As Russel King wrote ‘return is the great unwritten chapter of migration’ (2000). Accordingly, very little is known about how returning migrants experience their return, especially in the context of a post-socialist Central European country. The thesis thus presents an inquiry into the lived experiences of high-skilled Hungarian returning migrants. As theoretical engagement with return been fragmented and often marginal to migration theory, it presents a novel Integrated Theoretical Framework drawing on the insights of four pertinent areas of research, such as integration, re-integration, social networks and cultural identity. By combining the insights of the matrix of attachments, multi-dimensional re-embedding, social capital and support, and the Cultural Identity Model into a single framework, the thesis does not only address their individual shortcomings but enables a comprehensive analytical approach to understanding returnees’ experiences as a multi-faceted process within the broader migration cycle. In doing so, it applies a mixed-method social network approach, where it utilises personal network data and in-depth qualitative information from thirty-four returnees. As part of its data analysis, it combines thematic analysis qualitative analysis, fuzzy-set Qualitative Comparative Analysis, and descriptive social network measures with multi-level modelling techniques.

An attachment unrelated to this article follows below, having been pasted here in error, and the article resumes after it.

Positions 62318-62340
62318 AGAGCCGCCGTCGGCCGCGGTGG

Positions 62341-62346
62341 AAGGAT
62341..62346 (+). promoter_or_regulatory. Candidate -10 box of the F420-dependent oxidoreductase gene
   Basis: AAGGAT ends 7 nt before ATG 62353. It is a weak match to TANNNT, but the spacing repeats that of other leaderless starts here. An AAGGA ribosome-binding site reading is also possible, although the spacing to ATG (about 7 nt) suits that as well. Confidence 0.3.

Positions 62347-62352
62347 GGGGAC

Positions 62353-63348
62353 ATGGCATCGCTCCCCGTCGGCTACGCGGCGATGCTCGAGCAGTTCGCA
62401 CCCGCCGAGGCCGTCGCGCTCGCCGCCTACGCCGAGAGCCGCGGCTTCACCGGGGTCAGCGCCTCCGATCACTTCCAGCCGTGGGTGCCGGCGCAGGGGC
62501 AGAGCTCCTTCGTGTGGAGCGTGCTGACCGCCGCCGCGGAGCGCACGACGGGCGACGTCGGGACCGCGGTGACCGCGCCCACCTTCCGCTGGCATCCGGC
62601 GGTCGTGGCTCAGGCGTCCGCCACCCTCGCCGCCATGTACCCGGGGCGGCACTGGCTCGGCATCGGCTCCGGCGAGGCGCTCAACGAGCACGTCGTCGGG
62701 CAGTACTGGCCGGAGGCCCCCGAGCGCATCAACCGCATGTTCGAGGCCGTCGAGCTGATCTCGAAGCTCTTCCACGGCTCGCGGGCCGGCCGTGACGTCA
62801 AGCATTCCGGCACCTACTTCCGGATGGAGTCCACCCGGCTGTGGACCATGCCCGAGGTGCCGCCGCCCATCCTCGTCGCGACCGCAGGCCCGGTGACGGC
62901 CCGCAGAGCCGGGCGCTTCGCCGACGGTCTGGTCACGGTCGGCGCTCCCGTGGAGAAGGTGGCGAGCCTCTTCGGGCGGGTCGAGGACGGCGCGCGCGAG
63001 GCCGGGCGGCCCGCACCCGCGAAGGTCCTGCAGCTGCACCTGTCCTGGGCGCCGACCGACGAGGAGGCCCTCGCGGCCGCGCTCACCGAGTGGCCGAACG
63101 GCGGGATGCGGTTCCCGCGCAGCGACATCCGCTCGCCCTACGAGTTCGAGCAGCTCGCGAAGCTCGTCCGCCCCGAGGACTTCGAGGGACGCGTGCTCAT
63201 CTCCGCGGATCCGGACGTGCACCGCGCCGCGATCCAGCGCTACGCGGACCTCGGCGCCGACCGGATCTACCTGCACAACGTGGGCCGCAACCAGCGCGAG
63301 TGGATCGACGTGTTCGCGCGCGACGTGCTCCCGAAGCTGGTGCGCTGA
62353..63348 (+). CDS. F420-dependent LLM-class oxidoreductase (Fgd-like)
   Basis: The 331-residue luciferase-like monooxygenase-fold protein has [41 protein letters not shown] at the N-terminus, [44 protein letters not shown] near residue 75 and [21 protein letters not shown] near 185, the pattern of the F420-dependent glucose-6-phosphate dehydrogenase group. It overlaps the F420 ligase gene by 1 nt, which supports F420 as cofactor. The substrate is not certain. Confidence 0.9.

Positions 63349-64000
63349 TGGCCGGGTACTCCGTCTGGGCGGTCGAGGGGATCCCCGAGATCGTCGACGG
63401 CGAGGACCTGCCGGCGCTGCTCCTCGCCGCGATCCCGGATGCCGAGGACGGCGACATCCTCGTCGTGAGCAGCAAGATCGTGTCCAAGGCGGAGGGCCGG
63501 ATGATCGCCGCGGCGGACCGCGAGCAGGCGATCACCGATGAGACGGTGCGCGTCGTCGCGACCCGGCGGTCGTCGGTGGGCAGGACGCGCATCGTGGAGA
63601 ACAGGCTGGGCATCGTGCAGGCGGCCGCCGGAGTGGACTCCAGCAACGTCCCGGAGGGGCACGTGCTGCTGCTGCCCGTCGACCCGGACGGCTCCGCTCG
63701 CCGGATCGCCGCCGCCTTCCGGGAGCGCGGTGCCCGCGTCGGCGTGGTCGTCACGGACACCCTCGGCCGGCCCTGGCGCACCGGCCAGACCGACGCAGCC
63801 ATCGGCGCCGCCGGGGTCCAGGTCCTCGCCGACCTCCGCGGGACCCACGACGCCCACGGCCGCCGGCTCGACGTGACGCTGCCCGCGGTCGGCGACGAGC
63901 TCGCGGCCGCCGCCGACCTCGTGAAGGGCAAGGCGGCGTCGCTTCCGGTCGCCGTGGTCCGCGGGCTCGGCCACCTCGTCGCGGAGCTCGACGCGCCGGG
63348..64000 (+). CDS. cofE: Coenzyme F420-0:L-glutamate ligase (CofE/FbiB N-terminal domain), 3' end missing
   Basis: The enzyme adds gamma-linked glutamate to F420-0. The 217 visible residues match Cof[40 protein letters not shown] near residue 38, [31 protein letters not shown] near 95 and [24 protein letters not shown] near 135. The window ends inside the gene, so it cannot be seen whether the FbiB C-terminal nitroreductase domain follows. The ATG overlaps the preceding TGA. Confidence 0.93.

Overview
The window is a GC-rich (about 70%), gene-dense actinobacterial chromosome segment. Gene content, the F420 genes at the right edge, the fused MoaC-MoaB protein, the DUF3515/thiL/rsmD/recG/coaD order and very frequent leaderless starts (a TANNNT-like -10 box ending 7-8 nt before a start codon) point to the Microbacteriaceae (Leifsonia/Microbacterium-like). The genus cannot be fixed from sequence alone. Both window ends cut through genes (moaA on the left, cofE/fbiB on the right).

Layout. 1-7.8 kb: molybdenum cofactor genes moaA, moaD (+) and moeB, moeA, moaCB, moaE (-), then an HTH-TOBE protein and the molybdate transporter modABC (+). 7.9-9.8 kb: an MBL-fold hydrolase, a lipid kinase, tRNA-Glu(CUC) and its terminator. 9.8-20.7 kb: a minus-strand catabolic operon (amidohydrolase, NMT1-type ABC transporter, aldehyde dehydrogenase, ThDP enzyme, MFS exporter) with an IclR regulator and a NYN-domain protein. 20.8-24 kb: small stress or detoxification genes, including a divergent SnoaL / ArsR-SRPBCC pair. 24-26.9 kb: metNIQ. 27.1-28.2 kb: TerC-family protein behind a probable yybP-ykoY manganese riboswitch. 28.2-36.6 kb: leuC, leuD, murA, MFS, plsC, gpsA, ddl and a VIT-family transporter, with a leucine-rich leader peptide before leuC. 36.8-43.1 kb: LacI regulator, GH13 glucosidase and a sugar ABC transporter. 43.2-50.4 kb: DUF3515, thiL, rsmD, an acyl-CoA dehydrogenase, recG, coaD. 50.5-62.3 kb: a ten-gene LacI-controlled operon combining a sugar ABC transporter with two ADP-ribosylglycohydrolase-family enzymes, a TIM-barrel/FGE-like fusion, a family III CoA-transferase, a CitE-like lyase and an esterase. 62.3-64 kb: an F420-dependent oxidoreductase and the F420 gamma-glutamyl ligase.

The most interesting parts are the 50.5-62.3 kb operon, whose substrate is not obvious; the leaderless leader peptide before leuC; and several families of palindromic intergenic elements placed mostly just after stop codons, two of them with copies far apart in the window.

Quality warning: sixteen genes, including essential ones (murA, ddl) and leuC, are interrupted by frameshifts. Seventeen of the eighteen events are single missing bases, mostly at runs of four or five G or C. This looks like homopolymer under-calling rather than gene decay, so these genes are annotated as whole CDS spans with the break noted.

It finds that migrants’ experiences vary greatly from highly positive experiences to ambivalent or even hugely negative experiences. As the thesis shows, these experiences can be conceived as the result of migrants’ re-embedding process along five major dimensions, including their living standards, social, cultural, professional and political re-embedding, and that their social re-embedding plays a particularly important role. Moreover, returnees’ experiences are directly and positively linked to their social capital, which can be understood as the function of their positive and negative social ties, where negative ties have a disproportionately strong negative effect. As the multi-level social network analysis reveals, networks with several emotionally close ties to Hungarians who also reside in the country grants the most social capital for returnees. Additionally, based on their network compositions, returnees demonstrate five distinctive network trajectories throughout their migration cycle: transnationalism, ethnic maintenance, ethnification, host country attachment, and dispersion. These trajectories are underlined by different integration patterns and cultural identity changes, leading to markedly different re-embedding processes, social capital and consequently return experiences.
Dorottya is a final year PhD candidate in Sociology at the University of Manchester (expected graduation date 2020). She has a diverse educational background including Economics, Social Anthropology and Psychology from different international institutions, such as Central European University, the University of Glasgow and Maastricht University. Her work has so far centred on Social Network Analysis and migration. Most recently, her thesis has explored the lived experiences of high-skilled Hungarian returning migrants from a personal network perspective, using a mixed-methods approach. In general, she is interested in understanding the relationship between individual level outcomes and broader social structures. As of September 2020 she is a researcher at the ANET Lab of the Centre for Economic and Regional Studies, Hungary.